We keep all of the sewage materials (hoses, fittings, tank rinser and backfill hose, and so on) in a storage container in one of the compartments, which is accessible from the rest of the building. Storage containers manufactured by Sterilite, which we purchased at Walmart. Items for the freshwater tank are kept in a separate container from those for the black tank. Never store them together in the same location! The size of the storage boxes you pick will be heavily influenced by the number of storage compartments you have, so be careful to measure the available space before you go to the store.
- If the fan is operating, however, do not flush the toilet.
- To be sure, we had to learn this lesson the hard way from the beginning.
- In terms of convenience, this is the best choice.
- Check online or phone beforehand to make sure what you want is still in stock.
- The day before you want to empty your black tank, close the grey tank valve. When you’re ready to empty the bathroom, ensure sure the fan is turned off. Release the valve on the outside of your RV that controls the black tank. Wait until it has completely emptied. Using the Rhino Blaster tank rinser, back-fill the black tank (leave the rinser valve closed). Activate the Rhino Blaster valve. Continue until the water runs clear
- If necessary, add more water. Ensure that the black tank is closed. Open the grey water tank, allowing the grey water to drain and, in effect, cleaning out your sewage pipe. Keep the grey water tank open. Optional: In order to prevent black tank odours and blockages, place a sewer tank pod or some liquid fabric softener in the toilet tank and flush the toilet a couple of times. When you need to empty the black tank again, simply repeat the process from the beginning.
*Keep in mind that when you are backfilling your black tank, you should keep an eye on the water level. A timer or having a spouse monitor the level from the inside have been suggested by various RVers I’ve spoken with about. I wouldn’t base my decision on the RV sensors. Since purchasing our camper, ours has been inconsistent at best. It has been brought to my attention that some tourists have had disastrous results after leaving their campers unattended throughout this process.** Bonus tip: Close the gray tank valve a couple of days or so before you plan to empty your black tank to give the gray tank enough time to fill up before you empty your black tank.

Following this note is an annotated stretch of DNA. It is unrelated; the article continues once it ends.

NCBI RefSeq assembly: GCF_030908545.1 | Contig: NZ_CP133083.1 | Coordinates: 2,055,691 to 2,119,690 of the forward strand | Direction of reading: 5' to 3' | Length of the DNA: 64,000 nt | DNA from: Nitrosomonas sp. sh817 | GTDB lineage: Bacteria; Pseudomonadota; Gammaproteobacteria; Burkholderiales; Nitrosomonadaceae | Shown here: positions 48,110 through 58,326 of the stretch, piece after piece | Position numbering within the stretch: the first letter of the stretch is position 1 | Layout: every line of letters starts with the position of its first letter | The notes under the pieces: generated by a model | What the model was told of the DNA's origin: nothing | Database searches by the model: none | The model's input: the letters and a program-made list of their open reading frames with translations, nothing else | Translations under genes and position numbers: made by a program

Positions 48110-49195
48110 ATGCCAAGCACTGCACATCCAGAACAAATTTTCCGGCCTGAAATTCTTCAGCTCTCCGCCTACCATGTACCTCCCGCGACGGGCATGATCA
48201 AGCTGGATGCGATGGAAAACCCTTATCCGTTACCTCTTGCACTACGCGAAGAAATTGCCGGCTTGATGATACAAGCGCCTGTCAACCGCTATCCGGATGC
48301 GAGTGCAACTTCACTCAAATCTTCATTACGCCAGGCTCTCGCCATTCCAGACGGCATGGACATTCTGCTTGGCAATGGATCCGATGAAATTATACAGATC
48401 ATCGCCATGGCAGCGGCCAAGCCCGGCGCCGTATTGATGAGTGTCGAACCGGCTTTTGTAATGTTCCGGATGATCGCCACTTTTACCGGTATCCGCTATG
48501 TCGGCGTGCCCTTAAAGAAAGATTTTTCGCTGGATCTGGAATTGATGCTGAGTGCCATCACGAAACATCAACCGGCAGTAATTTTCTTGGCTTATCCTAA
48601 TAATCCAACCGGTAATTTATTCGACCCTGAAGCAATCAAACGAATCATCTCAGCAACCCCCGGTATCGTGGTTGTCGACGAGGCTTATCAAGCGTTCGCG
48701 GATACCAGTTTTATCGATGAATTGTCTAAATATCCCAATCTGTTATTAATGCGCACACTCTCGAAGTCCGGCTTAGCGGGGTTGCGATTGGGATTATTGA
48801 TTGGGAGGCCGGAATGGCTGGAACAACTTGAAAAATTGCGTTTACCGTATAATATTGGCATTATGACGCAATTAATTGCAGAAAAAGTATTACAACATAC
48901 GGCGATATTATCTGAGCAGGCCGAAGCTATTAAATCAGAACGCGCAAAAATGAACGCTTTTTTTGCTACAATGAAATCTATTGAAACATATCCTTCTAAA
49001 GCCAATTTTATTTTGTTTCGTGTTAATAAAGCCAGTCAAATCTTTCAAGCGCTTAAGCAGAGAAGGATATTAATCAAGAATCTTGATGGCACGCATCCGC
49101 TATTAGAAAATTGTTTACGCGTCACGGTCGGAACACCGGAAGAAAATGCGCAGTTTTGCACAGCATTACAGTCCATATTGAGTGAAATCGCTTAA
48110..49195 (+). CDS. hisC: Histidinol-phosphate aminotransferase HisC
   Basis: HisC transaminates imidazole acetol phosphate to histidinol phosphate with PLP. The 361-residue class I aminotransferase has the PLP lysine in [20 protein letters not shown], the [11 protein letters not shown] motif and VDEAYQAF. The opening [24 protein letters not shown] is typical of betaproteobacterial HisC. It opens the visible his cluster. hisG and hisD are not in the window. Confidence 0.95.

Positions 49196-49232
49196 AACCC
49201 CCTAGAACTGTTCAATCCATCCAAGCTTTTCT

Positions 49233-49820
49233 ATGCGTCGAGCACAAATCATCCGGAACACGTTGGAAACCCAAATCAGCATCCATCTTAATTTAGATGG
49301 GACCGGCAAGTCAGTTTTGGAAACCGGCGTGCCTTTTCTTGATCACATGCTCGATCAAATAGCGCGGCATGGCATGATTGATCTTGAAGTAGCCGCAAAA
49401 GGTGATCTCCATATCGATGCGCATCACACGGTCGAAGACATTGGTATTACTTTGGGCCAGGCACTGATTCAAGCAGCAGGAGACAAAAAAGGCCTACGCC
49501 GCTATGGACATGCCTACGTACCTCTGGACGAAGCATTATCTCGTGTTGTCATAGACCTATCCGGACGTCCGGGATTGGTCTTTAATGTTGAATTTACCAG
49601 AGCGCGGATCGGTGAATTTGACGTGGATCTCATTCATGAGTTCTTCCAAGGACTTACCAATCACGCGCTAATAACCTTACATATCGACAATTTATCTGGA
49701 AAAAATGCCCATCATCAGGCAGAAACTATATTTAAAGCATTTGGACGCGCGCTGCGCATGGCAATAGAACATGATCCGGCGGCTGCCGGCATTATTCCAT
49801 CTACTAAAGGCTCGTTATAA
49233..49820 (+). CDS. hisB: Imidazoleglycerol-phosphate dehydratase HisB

However, while it is not a substitute for consistently cleaning your black tank, it does assist to reduce the odor.
Can I Dump My RV Holding Tank In My Residential Septic System?
In RV ownership, disposing of RV garbage is one of the more difficult, yet required, aspects. If you own or are staying on a property that has a septic tank, this may be a convenient choice for disposing of waste materials. Yes, it is possible to dump RV trash into a home septic tank; however, there are certain hurdles and important actions that must be done in order to avoid serious problems. Before you dump into a septic system, you should do your study, learn about your septic tank and RV, and obtain the necessary materials to do it safely and effectively.
You should also look into the legality of the situation, and you should determine whether this is the best decision for you. Listed below is a comprehensive guide on using your septic tank in a safe and effective manner while dumping RV waste into a residential sewage system.
RV Holding Tanks